(b) in the case of a request from Sri Lanka, they are certified by the
principal diplomatic or principal consular officer of the
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United States resident in Sri Lanka, as provided by the extradition
laws of the United States; or
(c) they are certified or authenticated in any other manner accepted by
the law of the Requested State.
Article 10
Language
All documents submitted by the Requesting State shall be in English.
Article 11
Provisional Arrest
1. In case of urgency, a Contracting State may request the provisional arrest
of the person sought pending presentation of the request for extradition. A request for
provisional arrest may be transmitted through the diplomatic channel. In exceptional
cases of unusual urgency, a request may be transmitted directly between the United States
Department of Justice and the Sri Lankan Ministry of Justice. The facilities of the
International Criminal Police Organization (INTERPOL) may be used to transmit such a
request.
2. The application for provisional arrest shall contain:
(a) a description of the person sought;
(b) the location of the person sought, if known;
(c) a brief statement of the facts of the case, including, if possible, the
time and location of the offense;
(d) a description of the laws violated;
(e) a statement of the existence of a warrant of arrest or a finding of
guilt or judgment of conviction against the person sought; and
(f) a statement that a request for extradition for the person sought will
follow.
3. The Requesting State shall be notified without delay of the disposition of its
application and the reasons for any denial.
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4. A person who is provisionally arrested may be discharged from custody
upon the expiration of sixty (60) days from the date of provisional arrest pursuant to this
Treaty if the executive authority of the Requested State has not received the formal
request for extradition and the supporting documents required in Article 8.
5. The fact that the person sought has been discharged from custody pursuant
to paragraph 4 of this Article shall not prejudice the subsequent rearrest and extradition
of that person if the extradition request and supporting documents are delivered at a later
date.
Article 12
Decision and Surrender
1. The Requested State shall promptly notify the Requesting State through the
diplomatic channel of its decision on the request for extradition.
2. If the request is denied in whole or in part, the Requested State shall
provide the reasons for the denial. The Requested State shall provide copies of pertinent
judicial decisions upon request.
3. If the request for extradition is granted, the authorities of the Contracting
States shall agree on the time and place for the surrender of the person sought.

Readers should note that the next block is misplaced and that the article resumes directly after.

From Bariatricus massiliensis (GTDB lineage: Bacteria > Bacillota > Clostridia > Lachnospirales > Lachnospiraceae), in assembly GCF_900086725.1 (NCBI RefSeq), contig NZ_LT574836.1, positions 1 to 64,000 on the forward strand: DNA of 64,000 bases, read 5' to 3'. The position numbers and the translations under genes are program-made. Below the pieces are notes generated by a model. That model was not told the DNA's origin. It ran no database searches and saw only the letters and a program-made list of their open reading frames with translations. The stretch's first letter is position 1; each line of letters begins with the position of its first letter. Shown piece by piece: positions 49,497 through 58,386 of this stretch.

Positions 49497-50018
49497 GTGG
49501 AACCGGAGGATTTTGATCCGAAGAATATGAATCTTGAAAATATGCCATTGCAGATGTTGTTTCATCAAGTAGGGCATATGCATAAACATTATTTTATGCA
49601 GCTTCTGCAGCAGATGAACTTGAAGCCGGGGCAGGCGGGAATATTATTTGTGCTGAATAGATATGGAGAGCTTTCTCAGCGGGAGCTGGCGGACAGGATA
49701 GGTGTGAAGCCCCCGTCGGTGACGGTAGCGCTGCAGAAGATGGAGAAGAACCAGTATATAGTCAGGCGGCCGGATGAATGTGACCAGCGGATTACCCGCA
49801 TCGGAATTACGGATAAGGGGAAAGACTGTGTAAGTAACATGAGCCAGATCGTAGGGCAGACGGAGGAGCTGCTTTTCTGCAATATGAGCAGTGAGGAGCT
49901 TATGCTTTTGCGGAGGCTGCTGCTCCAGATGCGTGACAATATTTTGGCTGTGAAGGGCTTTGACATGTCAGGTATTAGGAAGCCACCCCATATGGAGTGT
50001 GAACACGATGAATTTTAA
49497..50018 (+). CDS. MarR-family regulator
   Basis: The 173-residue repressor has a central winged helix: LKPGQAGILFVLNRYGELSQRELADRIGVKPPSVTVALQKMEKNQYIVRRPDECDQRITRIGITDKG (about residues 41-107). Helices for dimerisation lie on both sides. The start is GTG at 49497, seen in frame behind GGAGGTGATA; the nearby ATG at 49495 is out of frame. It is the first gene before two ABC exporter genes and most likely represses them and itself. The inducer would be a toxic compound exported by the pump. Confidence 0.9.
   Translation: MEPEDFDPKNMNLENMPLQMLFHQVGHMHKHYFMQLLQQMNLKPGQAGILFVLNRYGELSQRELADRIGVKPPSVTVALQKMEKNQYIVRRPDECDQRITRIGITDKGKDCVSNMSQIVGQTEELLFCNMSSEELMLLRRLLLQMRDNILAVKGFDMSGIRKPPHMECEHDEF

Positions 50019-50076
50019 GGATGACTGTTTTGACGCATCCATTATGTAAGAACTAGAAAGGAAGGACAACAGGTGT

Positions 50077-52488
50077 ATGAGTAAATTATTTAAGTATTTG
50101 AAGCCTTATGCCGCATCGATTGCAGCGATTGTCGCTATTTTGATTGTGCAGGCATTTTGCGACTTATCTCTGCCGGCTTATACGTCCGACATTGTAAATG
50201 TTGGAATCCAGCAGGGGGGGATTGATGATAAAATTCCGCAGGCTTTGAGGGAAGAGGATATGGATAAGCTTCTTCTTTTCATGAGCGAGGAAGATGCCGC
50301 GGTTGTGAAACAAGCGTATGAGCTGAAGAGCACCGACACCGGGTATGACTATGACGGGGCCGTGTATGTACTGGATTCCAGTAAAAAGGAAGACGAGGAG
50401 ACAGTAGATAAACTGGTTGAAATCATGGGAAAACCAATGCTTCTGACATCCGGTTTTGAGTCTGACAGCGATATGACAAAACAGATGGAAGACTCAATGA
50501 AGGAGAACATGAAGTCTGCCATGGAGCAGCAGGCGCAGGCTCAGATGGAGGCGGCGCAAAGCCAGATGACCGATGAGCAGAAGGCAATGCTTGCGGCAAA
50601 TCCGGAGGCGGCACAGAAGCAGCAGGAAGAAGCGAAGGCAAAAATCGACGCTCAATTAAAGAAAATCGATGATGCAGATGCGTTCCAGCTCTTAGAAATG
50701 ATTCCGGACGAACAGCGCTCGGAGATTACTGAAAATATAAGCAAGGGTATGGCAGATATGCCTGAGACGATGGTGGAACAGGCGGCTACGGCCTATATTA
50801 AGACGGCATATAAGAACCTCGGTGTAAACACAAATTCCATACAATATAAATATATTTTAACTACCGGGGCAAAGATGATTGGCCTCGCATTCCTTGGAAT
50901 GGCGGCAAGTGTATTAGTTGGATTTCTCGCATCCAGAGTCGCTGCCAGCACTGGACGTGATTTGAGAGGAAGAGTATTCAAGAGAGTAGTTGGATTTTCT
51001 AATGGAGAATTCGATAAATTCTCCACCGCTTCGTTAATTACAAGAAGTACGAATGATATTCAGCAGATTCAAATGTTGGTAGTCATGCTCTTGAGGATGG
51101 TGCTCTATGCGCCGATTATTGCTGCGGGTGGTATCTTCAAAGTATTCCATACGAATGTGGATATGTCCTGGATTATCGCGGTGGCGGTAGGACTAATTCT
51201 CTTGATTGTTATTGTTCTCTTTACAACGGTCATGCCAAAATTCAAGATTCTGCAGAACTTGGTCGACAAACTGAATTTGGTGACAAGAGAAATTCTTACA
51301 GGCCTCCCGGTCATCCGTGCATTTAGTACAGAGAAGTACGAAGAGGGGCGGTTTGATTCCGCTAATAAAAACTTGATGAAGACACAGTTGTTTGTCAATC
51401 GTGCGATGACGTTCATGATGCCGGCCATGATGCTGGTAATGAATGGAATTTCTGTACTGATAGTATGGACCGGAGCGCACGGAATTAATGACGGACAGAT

4. If the person sought is not removed from the territory of the Requested
State within the time prescribed by the law of that State, that person may be discharged
from custody, and the Requested State may subsequently refuse extradition for the same
offense.
Article 13
Temporary and Deferred Surrender
1. If the extradition request is granted in the case of a person who is being
proceeded against or is serving a sentence in the Requested State, the Requested State
may, subject to its laws, temporarily surrender the person sought to the Requesting State
for the purpose of prosecution. The person so surrendered shall be kept in custody in the
Requesting State and shall be returned to the Requested State after the conclusion of the
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proceedings against that person, in accordance with conditions determined by mutual
agreement of the Contracting States.
2. The Requested State may postpone the extradition proceedings against a
person who is being prosecuted or who is serving a sentence in that State. The
postponement may continue until the prosecution of the person sought has been
concluded or until such person has served any sentence imposed.
Article 14
Requests for Extradition Made by Several States
If the Requested State receives requests from the other Contracting State and from
any other State or States for the extradition of the same person, either for the same
offense or for different offenses, the executive authority of the Requested State, in
consultation with the Requesting State, shall determine to which State it will surrender
the person.
Article 15
Seizure and Surrender of Property
1. To the extent permitted under its law, the Requested State may seize and
surrender to the Requesting State all articles, documents, and evidence connected with
the offense in respect of which extradition is granted. The items mentioned in this Article
may be surrendered even when the extradition cannot be effected due to the death,
disappearance, or escape of the person sought.
2. The Requested State may condition the surrender of the property upon
satisfactory assurances from the Requesting State that the property will be returned to
the Requested State as soon as practicable. The Requested State may also defer the
surrender of such property if it is needed as evidence in the Requested State.
3. The rights of third parties in such property shall be duly respected.
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Article 16
Rule of Speciality
1. A person extradited under this Treaty may not be detained, tried, or
punished in the Requesting State except for:
(a) the offense for which extradition has been granted or a differently